Formula One has had this in place for several seasons and it has been mostly controversy-free. For my take on the penalty, the rule was enforced correctly for the situation. NASCAR has learned from its past i.e. Dale Jr at Talladega in 2003 & Regan Smith also at Talladega in 2008. Dale benefited from a lack of enforcement, while Smith and now Haley have felt the effect of the penalty.

Shoppe :  I understand rules are rules but I really think this was the wrong call. Each time we have seen this rule change the outcome of a finish at a plate race it is disappointing and in my opinion bad for our sport. I think this rule needs to be evaluated as far as if it should be more lenient on the last lap coming to the line.

Looking back at the 2008 Talladega finish where Regan Smith lost the race in similar fashion to Haley, as well as the 2009 Dega race where Keselowski caused a huge accident making sure he didn’t suffer the same fate as Smith. These all could have been avoided if this rule was amended but i’m not sure there’s an easy answer for a solution.

Sturm :  I absolutely think NASCAR could have been lenient on this. For one, the rulebook isn’t readily available so people weren’t exactly sure what the rule was. Two, the rule isn’t clear. “Advance your position.”

What does that mean? Does that mean secure the lead? Does that mean being a nose ahead? This is where the issue lies. The rule book stated that a driver couldn’t go below the yellow line to advance their position. NASCAR considers “below the yellow line” as having the left tire below the left side of the yellow inside line, from my understanding.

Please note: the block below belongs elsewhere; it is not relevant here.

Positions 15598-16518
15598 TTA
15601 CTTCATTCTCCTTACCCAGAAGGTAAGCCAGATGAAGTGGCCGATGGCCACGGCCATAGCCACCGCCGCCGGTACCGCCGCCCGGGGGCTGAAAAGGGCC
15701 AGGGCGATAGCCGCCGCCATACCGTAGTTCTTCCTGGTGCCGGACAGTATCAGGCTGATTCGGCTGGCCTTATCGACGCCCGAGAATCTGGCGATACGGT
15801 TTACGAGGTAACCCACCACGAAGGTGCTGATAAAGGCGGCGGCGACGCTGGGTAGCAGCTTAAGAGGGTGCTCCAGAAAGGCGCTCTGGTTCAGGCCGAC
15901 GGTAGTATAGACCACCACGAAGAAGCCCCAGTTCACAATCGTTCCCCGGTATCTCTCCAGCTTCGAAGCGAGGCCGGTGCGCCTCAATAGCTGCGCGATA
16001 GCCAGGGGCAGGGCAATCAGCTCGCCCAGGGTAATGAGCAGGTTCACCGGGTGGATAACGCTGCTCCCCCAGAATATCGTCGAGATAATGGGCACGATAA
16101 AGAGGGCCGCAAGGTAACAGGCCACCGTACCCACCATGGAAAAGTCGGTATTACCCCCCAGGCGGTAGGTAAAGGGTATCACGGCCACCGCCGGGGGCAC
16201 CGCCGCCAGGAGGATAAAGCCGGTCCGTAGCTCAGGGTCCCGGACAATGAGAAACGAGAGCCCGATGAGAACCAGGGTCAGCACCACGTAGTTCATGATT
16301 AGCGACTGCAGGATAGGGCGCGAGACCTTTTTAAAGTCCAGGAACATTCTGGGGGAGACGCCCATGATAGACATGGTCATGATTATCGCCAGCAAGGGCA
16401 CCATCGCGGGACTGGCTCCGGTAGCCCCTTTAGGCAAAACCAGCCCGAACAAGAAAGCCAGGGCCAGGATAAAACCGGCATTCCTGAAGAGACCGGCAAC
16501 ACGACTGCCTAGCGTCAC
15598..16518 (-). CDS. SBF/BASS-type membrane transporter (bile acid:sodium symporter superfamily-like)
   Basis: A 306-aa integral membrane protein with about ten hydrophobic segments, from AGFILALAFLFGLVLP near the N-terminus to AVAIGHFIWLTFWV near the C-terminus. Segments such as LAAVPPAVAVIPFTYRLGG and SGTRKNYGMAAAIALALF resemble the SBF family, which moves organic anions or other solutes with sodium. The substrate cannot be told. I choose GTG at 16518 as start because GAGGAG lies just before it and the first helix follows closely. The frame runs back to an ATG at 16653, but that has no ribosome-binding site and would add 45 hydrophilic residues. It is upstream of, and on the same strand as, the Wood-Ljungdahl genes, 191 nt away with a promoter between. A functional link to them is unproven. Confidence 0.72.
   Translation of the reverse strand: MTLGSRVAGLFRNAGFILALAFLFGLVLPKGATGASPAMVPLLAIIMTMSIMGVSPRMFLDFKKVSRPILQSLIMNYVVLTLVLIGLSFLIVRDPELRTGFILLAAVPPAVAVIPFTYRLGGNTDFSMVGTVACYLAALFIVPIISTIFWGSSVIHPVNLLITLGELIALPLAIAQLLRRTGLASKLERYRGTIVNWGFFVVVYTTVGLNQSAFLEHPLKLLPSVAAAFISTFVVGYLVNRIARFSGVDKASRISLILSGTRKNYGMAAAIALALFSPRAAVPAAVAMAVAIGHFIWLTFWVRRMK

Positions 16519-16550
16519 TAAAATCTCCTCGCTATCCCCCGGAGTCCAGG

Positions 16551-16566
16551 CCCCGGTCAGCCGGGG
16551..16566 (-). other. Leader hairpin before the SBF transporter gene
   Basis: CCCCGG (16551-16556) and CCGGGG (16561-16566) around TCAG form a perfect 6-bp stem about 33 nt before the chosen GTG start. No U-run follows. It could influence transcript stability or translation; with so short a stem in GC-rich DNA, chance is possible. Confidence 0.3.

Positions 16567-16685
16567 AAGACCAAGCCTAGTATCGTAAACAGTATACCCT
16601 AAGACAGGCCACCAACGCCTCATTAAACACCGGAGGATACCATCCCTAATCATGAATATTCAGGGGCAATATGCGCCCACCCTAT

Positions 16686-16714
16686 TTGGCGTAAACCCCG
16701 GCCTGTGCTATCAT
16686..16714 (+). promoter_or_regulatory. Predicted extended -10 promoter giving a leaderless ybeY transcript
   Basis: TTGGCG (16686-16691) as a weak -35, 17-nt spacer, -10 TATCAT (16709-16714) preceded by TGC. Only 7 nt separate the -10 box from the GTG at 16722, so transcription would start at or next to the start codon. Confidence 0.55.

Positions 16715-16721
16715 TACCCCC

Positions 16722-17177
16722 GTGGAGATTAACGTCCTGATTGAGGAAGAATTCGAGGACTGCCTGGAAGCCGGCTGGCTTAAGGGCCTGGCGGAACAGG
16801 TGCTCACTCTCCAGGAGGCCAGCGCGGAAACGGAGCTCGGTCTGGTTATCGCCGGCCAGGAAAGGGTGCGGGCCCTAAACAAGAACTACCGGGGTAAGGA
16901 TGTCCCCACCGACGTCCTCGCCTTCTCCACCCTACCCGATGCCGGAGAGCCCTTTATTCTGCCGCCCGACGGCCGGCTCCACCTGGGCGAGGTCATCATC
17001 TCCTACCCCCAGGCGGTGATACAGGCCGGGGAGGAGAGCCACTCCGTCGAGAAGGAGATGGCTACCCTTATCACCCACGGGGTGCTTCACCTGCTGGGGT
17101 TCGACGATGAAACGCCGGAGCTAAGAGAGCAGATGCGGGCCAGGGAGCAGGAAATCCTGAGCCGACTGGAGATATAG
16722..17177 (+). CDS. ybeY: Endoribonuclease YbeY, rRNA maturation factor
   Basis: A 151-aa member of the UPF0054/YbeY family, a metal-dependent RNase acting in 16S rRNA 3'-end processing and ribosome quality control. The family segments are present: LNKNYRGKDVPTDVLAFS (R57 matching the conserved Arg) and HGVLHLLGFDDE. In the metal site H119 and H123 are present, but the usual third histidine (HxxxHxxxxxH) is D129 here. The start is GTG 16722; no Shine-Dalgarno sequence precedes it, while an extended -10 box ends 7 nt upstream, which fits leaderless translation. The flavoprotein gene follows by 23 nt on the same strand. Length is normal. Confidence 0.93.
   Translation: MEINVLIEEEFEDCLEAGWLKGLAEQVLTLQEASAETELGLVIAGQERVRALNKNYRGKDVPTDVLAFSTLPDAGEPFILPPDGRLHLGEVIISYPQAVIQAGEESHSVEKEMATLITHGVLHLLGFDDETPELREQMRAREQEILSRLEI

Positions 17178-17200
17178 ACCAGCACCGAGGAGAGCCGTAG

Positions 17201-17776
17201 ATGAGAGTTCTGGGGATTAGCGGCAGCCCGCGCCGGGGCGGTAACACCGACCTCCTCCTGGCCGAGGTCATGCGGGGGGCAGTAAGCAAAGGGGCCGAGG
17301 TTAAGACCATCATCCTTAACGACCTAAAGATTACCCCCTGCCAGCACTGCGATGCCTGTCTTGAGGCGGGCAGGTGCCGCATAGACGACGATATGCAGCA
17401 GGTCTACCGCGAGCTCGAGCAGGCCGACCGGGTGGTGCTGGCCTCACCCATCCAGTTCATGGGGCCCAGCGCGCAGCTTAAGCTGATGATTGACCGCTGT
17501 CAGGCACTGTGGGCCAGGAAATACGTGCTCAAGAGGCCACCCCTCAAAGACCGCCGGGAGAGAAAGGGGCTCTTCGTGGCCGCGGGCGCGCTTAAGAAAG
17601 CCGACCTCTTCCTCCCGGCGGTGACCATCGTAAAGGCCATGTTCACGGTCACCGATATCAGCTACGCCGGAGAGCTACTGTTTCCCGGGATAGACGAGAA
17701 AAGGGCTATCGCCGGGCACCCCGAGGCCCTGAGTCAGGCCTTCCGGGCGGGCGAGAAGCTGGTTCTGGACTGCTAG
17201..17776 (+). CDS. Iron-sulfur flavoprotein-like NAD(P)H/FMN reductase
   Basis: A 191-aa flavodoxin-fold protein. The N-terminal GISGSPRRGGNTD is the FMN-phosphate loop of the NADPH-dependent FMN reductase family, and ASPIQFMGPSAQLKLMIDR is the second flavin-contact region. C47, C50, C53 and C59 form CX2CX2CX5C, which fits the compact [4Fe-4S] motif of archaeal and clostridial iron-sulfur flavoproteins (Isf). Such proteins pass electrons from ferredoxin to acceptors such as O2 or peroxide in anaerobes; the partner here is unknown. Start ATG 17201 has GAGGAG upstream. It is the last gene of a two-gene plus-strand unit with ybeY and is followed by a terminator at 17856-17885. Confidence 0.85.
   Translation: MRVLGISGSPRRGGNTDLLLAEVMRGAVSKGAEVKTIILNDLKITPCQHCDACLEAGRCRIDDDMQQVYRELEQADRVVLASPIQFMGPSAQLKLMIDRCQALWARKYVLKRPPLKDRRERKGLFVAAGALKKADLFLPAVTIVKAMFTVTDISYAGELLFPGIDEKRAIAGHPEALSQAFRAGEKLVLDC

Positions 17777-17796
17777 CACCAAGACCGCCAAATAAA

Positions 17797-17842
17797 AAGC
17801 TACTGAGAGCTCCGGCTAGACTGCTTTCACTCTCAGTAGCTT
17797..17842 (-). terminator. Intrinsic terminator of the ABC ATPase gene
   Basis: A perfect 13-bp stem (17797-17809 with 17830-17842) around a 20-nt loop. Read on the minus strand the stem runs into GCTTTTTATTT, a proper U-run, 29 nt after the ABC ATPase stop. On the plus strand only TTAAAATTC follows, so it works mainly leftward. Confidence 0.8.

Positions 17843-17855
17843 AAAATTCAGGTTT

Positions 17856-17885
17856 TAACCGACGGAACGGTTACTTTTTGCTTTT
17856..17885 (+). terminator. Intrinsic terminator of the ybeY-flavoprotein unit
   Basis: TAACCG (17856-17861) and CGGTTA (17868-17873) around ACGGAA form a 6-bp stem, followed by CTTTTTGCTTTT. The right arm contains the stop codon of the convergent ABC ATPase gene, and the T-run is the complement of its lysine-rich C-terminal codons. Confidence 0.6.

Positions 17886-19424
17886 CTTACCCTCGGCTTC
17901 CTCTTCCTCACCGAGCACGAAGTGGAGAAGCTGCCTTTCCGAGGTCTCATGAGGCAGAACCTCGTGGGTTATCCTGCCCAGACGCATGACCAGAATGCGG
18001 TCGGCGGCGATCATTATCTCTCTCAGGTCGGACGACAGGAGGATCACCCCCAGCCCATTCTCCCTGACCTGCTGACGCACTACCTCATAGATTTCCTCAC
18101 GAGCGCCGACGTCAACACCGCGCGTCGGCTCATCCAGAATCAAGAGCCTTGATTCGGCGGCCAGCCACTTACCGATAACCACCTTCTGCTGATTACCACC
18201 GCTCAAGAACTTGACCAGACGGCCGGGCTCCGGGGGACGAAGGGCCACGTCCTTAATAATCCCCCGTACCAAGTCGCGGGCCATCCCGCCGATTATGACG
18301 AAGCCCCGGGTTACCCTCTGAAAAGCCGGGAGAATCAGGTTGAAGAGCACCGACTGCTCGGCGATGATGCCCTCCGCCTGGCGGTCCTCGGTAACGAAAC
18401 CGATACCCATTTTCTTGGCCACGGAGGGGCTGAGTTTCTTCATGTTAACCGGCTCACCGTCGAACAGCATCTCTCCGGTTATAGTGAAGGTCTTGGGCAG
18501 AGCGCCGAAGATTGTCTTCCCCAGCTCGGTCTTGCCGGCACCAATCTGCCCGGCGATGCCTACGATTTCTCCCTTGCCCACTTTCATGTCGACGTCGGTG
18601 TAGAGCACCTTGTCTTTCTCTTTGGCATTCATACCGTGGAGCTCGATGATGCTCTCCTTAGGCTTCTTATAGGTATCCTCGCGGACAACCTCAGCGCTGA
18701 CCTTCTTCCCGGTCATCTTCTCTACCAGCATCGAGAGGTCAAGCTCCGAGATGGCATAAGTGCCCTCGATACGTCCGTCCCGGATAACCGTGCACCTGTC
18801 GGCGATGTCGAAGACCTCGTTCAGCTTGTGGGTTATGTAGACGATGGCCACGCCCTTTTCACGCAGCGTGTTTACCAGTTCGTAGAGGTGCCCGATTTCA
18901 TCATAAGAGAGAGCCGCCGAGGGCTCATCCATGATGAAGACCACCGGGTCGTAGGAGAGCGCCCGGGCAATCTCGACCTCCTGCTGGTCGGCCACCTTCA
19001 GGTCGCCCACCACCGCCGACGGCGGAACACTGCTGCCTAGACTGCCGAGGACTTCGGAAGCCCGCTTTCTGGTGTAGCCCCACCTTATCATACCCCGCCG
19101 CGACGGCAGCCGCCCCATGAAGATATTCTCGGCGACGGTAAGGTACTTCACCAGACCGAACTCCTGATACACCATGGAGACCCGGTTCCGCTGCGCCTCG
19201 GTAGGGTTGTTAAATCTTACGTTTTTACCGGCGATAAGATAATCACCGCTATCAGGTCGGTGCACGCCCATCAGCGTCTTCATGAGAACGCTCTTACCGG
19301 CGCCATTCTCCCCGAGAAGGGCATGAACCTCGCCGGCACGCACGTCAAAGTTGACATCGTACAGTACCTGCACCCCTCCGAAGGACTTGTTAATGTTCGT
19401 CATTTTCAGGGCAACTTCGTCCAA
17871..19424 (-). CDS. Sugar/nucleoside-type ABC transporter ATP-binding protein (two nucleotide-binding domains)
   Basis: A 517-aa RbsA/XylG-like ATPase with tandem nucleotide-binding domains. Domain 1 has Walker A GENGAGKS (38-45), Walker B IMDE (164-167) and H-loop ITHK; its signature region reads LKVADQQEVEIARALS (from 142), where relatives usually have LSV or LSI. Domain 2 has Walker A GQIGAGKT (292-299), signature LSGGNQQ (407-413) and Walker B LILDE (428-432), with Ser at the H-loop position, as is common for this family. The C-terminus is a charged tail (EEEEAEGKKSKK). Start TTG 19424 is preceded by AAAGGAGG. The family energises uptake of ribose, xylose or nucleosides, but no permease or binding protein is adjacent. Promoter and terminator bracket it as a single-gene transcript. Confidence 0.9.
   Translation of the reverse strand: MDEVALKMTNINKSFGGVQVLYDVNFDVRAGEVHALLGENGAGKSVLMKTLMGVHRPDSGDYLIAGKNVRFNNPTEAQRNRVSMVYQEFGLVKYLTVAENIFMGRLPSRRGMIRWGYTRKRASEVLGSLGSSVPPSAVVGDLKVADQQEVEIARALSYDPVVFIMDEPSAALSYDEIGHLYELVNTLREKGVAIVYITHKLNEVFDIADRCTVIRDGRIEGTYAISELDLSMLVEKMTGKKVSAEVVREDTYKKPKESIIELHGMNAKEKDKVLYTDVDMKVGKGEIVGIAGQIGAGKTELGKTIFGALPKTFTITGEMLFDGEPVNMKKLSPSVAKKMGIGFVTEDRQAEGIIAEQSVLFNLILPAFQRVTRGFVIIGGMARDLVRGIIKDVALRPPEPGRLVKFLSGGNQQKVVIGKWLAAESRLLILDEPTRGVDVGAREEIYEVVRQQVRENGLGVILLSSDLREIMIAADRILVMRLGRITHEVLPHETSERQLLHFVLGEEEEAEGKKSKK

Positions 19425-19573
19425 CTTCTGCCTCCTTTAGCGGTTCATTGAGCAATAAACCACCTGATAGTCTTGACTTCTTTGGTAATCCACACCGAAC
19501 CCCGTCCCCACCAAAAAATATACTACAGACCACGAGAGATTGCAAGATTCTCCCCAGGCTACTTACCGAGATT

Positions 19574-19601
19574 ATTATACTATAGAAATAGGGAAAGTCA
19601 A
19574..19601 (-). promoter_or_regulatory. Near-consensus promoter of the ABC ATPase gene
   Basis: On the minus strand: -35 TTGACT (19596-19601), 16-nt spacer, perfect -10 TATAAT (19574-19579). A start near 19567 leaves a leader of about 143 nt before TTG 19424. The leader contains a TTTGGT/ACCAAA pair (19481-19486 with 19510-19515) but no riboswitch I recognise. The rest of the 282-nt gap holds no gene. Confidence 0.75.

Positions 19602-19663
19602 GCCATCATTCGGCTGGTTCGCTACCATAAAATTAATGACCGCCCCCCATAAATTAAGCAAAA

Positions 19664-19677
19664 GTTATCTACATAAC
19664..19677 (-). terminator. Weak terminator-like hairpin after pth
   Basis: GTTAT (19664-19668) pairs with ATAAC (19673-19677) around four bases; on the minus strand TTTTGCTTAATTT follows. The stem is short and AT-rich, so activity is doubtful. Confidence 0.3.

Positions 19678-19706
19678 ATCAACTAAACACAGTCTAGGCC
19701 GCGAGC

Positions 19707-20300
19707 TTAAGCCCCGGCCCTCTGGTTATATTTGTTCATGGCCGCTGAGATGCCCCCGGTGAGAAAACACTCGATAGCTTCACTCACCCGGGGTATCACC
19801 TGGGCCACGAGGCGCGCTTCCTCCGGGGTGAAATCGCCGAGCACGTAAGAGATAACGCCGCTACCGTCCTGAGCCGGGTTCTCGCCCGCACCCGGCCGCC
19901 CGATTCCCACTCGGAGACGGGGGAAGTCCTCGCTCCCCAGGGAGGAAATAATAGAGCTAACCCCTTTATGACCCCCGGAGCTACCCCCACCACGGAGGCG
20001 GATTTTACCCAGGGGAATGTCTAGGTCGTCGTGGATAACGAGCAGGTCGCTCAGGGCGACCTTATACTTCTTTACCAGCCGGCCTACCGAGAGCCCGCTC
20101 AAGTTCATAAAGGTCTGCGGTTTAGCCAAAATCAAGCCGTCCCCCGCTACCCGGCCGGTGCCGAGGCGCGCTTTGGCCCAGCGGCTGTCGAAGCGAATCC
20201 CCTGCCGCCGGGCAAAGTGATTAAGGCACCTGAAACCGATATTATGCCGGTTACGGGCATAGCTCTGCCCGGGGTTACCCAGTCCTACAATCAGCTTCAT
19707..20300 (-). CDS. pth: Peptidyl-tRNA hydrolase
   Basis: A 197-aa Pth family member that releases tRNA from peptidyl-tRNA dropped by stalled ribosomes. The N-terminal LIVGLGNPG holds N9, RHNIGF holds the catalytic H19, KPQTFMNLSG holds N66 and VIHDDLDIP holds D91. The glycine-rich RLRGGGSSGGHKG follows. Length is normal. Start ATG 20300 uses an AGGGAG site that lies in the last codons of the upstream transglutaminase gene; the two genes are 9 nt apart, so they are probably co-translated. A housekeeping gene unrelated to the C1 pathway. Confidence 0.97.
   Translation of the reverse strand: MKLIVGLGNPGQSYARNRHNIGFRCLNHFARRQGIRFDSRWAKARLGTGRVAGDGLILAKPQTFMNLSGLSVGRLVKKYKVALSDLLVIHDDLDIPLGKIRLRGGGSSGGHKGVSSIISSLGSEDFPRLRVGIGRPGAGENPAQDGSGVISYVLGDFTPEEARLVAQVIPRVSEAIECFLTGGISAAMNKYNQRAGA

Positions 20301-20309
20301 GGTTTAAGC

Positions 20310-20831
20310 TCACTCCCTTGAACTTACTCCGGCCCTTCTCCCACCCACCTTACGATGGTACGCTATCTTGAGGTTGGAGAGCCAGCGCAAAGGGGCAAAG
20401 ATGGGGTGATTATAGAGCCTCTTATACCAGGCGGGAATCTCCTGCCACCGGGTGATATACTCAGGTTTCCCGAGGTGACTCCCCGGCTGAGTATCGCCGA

Haley was already the leader by the time he went below this point. This is why the phrase “advance your position” needs to be more clear. I’m not saying eliminate the rule, but it definitely needs to be re-evaluated.

Question 2
Can Chevrolet finally break through tonight at Kentucky?

Can Chevrolet finally break through tonight at Kentucky?

Heading into this weekend, a Chevrolet driver and team have yet to win a Cup race at Kentucky Speedway.  Given their middling season as a whole, might this Saturday night’s Quaker State 400 change things up for the Bowtie Brigade?

Acero :  Chevy has to catch up to the Fords and i think this is the weekend the Bowtie gets that oh so first win at Kentucky! But then there are the big three. Chevy should fare well this weekend at Kentucky.

Bowman :  That’s a tough bet. Chevy hasn’t had a super strong season as is, so to get a win at a track that eludes them would be a stroke of luck for them. Not saying that it can’t happen, however, at this point I don’t think I would feel comfortable saying confidently yes.

Cassidy :  Chevy is not having a strong season, so a win at Kentucky is doubtful.

Conley :  No way. I think Kyle Larson might be able run in the top-five. But this is another “Big Three” weekend. Maybe a Penske Ford could squeeze in there, but this is not the place Chevrolet wants to head in the hopes of breaking through.

Copple :  I am not holding my breath here. Chevrolet is struggling and the only driver out there with any potential in a Chevrolet might be Kyle Larson. Chevrolet needs to take a look at their program now and once this season wraps up and make some major changes before they can be weekly contenders again.

Hobbs : The way things are going for Chevrolet this year, no. The best Chevrolet driver is Kyle Larson, so he would be their sole shot at victory. Until the Chevrolet teams start showing more speed and competitiveness, all eyes will continue to be on Ford and Toyota.  

Hull :  I feel that Kyle Larson is the only one that has a chance. Chevy just can’t get it together this year, so it’s very unlikely that they will win this weekend.

Lucas : The only hope for Chevy being able to pull out a victory seems to be in the hands of Kyle Larson at the moment. I still think a Ford or Toyota will win Saturday night. Who would’ve thought we’d be in a bow tie winless drought?  

Shoppe : Kyle Larson has been the only Chevy driver to have a chance at a win since Austin Dillon won the Daytona 500. I think most people agree aside from him no Chevrolet has a chance at a win yet as the GM group acclimates to the new Camaro.